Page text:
Edgar Andrews is the “distinguished” author of Who Made God?, as his website tells us, where we are also told that “Professor Edgar H. Andrews (BSc, PhD, DSc, FInstP, FIMMM, CEng, CPhys.) is Emeritus Professor of Materials at the University of London and an international expert on the science of large molecules.” He has actually been involved in a debate with Richard Dawkins. In this segment you can hear him claim against Richard Dawkins that there are scientific reasons for doubting radiometric dating of the earth — and you can also hear Dawkins’ frustration at the kind of empty denial that Andrews’ assumptions dictate.

Steve Lloyd, who ”worked in scientific research for eight years before entering pastoral ministry,” is a part-time lecturer with Biblical Creation Ministries  — but note the switch from scientific research to “pastoral ministry.” Lloyd has a doctorate from Cambridge in materials science, and is featured on bethinking.org, a Christian apologetics website, which plays the science and religion compatibility game. He calls himself a “young fossil creationist.” He is the pastor of Hope Church in Gravesend. He thinks “Floodist” rather than “Creationist” might be a more appropriate title, since everything in his view centres around this great catastrophe. He’s a young fossil creationist mainly because he thinks that animal suffering is a problem, and that a good God couldn’t have created a world billions of years old with the amount of suffering that that would entail.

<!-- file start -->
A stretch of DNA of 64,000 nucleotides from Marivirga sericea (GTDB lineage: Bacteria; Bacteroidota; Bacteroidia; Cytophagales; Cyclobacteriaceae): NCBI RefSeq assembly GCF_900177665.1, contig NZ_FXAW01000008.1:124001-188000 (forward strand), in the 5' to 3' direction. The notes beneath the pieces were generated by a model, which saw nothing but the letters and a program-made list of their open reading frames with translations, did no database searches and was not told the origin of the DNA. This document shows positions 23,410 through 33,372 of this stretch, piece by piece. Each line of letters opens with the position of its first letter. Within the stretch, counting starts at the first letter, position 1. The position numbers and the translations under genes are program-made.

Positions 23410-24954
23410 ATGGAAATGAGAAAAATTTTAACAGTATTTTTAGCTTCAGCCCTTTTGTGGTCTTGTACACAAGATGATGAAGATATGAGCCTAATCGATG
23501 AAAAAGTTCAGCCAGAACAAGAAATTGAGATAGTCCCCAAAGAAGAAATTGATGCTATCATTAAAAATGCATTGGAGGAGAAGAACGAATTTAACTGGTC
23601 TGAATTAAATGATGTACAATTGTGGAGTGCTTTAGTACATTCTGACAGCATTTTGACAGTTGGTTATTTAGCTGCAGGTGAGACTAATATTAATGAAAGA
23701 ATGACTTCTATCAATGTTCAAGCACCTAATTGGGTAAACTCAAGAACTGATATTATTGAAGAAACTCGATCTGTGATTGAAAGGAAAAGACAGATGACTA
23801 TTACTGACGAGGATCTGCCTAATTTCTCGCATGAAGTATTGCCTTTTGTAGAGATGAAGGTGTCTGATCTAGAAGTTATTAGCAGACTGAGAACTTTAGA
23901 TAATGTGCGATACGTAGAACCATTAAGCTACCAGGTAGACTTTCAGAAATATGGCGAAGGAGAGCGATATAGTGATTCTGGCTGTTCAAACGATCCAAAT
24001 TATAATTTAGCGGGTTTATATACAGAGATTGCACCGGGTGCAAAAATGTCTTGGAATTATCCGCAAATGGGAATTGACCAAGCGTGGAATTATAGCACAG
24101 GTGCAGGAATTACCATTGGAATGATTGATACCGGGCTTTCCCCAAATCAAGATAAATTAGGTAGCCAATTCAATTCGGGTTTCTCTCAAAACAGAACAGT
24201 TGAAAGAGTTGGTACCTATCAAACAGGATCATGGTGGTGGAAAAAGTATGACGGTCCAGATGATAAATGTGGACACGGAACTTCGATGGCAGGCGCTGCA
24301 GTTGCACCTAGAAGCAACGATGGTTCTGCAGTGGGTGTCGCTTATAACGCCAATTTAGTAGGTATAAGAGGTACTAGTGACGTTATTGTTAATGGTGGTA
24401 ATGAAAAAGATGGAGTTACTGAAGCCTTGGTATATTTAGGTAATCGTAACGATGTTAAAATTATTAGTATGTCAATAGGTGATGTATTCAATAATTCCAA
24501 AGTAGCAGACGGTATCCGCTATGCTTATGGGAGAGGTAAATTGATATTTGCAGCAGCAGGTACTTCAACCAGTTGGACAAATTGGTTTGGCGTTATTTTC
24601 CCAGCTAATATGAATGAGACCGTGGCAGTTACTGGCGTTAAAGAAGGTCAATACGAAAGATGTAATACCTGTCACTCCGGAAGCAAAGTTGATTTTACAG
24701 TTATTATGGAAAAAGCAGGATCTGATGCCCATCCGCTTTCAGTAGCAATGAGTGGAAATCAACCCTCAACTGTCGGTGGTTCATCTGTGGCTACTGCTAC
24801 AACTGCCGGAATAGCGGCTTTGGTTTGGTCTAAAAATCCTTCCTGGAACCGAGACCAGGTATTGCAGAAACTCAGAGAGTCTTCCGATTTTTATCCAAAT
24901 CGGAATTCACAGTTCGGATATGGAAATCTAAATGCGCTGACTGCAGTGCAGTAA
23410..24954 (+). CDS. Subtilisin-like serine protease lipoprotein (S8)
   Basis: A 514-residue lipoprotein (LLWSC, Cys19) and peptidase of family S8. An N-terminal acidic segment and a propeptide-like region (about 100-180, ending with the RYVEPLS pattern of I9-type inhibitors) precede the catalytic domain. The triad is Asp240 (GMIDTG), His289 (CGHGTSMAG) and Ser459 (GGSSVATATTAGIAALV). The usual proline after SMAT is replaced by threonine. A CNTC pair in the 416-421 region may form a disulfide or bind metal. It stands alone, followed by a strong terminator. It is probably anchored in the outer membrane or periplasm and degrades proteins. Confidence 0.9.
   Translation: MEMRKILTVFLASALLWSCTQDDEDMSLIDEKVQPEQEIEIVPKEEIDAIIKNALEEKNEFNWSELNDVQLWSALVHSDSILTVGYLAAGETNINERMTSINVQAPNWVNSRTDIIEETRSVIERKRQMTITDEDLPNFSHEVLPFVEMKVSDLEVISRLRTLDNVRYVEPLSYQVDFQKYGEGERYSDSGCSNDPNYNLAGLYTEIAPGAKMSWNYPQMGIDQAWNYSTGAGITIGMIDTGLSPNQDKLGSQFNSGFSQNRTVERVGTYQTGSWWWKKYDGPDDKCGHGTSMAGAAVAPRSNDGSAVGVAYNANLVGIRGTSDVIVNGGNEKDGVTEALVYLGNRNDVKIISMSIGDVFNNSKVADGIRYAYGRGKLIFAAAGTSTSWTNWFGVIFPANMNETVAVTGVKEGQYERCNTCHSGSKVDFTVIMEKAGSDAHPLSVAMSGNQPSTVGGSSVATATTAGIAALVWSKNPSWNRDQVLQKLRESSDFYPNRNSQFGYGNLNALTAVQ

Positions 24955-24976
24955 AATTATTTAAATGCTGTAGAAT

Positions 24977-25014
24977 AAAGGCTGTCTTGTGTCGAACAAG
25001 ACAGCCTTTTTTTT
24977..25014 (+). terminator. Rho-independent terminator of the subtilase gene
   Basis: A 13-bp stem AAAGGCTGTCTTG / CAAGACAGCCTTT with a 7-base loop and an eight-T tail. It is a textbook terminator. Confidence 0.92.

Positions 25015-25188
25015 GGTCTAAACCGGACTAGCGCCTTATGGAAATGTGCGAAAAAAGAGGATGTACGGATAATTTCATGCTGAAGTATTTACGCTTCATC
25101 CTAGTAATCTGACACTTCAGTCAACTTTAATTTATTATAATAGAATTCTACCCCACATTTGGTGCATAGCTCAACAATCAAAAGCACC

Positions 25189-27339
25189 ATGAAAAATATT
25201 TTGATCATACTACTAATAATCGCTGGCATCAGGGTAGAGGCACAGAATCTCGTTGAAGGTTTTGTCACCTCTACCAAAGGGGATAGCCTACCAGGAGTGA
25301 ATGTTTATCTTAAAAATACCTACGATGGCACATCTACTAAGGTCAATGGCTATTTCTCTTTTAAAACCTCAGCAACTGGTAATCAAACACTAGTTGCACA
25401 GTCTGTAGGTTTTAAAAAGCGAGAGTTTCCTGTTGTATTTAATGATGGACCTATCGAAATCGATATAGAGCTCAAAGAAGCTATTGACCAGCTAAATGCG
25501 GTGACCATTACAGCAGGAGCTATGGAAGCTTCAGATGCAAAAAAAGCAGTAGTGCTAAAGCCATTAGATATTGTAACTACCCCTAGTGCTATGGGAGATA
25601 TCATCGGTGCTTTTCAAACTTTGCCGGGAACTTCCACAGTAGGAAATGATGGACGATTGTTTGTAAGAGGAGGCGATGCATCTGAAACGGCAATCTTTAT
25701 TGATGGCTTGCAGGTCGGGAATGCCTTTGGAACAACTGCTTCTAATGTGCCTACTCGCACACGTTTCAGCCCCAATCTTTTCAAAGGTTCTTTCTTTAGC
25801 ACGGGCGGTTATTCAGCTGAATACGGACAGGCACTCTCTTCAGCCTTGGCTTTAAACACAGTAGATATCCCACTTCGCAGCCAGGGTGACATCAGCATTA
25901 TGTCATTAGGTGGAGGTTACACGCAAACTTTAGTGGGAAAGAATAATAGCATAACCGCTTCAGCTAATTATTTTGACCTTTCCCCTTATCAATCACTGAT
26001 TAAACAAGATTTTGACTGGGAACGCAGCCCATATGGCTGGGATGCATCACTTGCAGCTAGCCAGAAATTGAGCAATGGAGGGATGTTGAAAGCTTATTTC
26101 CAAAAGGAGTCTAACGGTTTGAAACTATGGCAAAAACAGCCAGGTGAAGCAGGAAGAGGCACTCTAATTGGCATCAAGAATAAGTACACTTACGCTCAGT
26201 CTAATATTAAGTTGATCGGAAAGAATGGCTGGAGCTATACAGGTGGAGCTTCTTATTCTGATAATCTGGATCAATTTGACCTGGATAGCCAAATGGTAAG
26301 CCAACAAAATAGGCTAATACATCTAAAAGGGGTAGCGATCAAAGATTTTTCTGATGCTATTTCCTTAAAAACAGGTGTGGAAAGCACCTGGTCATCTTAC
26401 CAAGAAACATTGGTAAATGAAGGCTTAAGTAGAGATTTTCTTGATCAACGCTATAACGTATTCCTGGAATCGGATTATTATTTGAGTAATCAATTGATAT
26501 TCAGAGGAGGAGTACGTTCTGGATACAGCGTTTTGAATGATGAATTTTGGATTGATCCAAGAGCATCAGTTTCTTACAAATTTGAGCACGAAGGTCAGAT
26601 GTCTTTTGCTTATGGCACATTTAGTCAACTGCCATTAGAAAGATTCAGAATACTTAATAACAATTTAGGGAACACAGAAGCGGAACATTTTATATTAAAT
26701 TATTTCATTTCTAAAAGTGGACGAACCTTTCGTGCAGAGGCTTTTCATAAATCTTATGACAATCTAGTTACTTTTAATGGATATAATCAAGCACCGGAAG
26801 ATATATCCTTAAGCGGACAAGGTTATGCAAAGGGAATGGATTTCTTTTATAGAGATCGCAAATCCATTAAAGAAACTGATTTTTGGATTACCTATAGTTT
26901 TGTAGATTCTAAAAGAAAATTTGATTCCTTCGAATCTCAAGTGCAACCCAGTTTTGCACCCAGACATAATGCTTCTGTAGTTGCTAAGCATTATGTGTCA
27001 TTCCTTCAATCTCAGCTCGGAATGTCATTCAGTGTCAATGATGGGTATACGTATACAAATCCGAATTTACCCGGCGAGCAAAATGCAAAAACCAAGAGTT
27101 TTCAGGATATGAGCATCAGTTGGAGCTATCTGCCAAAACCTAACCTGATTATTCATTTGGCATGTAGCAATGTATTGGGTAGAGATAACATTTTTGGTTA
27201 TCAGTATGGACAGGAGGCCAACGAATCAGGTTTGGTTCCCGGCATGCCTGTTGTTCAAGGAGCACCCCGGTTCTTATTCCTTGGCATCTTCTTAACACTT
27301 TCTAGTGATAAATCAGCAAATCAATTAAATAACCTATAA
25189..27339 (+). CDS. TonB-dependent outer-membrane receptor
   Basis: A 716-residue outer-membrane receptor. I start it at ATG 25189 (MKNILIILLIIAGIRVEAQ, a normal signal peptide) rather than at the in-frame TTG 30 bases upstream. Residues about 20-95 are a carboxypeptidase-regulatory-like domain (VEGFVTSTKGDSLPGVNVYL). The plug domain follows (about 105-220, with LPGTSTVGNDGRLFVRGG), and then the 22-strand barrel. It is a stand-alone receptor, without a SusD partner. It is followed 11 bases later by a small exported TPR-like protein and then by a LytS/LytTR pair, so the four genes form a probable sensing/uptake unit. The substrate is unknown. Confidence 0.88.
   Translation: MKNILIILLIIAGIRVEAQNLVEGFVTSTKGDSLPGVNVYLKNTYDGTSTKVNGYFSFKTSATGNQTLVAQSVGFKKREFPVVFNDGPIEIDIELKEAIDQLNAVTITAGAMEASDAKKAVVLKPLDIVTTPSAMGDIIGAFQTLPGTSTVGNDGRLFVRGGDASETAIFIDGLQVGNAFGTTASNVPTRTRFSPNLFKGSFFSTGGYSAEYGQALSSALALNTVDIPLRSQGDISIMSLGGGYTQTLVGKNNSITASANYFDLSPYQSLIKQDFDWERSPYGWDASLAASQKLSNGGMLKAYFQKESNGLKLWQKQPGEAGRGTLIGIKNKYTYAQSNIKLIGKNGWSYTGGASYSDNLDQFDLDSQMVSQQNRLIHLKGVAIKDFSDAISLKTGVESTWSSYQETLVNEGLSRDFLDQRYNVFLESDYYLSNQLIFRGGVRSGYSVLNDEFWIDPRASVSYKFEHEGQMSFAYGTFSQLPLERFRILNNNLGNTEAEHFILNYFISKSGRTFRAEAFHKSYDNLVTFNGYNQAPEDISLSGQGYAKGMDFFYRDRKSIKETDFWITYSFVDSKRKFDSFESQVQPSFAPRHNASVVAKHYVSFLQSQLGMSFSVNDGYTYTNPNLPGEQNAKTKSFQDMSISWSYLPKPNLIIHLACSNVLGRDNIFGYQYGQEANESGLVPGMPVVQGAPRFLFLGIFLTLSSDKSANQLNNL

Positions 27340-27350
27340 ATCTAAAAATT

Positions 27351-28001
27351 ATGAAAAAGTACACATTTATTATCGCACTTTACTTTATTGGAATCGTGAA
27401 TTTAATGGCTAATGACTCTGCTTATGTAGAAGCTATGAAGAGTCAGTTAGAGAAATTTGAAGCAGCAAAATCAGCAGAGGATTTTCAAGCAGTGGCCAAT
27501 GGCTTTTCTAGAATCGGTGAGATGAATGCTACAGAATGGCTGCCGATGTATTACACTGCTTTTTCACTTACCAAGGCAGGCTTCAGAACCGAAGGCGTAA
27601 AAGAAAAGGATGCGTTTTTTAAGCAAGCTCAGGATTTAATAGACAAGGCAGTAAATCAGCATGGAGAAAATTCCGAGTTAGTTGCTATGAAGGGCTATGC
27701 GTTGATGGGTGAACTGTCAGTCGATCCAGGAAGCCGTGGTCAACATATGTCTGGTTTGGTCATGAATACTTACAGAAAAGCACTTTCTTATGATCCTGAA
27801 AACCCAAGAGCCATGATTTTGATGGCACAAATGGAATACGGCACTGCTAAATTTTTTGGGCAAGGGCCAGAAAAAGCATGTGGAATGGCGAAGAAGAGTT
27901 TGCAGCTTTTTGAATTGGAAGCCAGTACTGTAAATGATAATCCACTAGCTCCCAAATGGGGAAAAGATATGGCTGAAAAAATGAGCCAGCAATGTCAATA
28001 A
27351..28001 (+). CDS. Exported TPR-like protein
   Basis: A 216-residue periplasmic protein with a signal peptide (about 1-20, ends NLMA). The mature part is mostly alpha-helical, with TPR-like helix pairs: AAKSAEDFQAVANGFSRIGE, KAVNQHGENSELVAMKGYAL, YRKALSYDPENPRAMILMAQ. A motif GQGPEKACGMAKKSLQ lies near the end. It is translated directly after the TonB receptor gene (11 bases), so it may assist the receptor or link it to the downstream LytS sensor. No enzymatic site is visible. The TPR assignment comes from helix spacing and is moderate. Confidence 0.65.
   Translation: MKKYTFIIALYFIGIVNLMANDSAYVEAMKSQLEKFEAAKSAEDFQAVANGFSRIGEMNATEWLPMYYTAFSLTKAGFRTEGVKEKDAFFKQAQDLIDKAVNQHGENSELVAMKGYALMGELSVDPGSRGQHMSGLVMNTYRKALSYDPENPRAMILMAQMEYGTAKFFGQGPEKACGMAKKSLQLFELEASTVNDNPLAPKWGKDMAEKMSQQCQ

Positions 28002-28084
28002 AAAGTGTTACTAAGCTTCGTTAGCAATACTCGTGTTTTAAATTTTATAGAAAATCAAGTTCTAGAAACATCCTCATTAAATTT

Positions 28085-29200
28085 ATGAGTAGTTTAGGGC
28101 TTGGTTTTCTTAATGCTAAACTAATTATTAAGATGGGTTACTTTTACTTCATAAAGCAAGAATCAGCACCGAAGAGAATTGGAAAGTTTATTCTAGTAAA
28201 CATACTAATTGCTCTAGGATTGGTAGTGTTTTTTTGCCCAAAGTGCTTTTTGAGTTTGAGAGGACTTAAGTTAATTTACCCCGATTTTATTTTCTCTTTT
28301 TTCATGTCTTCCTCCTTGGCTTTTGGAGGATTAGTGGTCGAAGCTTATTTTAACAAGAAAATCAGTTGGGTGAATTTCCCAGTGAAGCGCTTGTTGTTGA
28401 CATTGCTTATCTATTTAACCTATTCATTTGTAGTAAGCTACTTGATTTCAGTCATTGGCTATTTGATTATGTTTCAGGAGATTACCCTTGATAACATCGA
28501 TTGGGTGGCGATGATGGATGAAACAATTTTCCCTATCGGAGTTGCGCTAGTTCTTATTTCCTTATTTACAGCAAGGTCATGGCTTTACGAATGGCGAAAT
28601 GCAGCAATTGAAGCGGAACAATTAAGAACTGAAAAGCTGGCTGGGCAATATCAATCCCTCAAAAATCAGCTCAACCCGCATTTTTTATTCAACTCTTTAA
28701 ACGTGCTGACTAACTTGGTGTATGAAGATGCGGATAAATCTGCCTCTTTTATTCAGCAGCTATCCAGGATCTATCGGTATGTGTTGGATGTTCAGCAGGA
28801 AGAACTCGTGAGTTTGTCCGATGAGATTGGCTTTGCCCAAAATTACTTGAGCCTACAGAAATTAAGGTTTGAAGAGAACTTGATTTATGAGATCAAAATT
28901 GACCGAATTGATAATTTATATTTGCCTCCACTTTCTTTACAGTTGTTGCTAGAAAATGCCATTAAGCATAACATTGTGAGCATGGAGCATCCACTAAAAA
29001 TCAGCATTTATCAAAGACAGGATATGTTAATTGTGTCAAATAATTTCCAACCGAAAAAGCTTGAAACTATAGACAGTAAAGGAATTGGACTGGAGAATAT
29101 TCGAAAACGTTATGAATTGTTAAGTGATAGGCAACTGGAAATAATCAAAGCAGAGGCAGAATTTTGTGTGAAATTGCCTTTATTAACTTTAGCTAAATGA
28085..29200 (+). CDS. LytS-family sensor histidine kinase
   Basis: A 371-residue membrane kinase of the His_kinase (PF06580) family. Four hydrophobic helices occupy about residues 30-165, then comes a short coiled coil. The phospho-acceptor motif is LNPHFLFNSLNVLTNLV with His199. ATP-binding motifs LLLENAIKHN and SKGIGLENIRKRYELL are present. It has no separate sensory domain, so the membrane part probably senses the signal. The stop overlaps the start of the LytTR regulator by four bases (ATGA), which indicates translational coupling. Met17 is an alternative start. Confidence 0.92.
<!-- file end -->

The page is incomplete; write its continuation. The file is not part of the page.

Paul Garner — who blogs on The New Creationism, and is a “researcher and lecturer with Biblical Creation Ministries,” where we are told that Garner “has a degree in Environmental Sciences (Geology/Biology) and is a Fellow of the Geological Society.” You can read some of his “scientific” papers here.

 

 

Written By: Eric MacDonald
continue to source article at choiceindying.com

17 COMMENTS

  1. It looks like science has to do a little house cleaning so we don’t keep getting tagged by morons simply getting a degree so they can use the word “scientist” to add gravitas to their ignorant blathering.

  2. The National Trust is trespassing on political turf.

    Clearly, one Visitor’s Centre is enough.

    As a monopoly rights holder the Trust needs to be more careful about how it makes decisions that have implications for public education.

    We’re a UK conservation charity, protecting historic places and green spaces, and opening them up for ever, for everyone.

    How is supporting creationism protecting the history of the Causeway?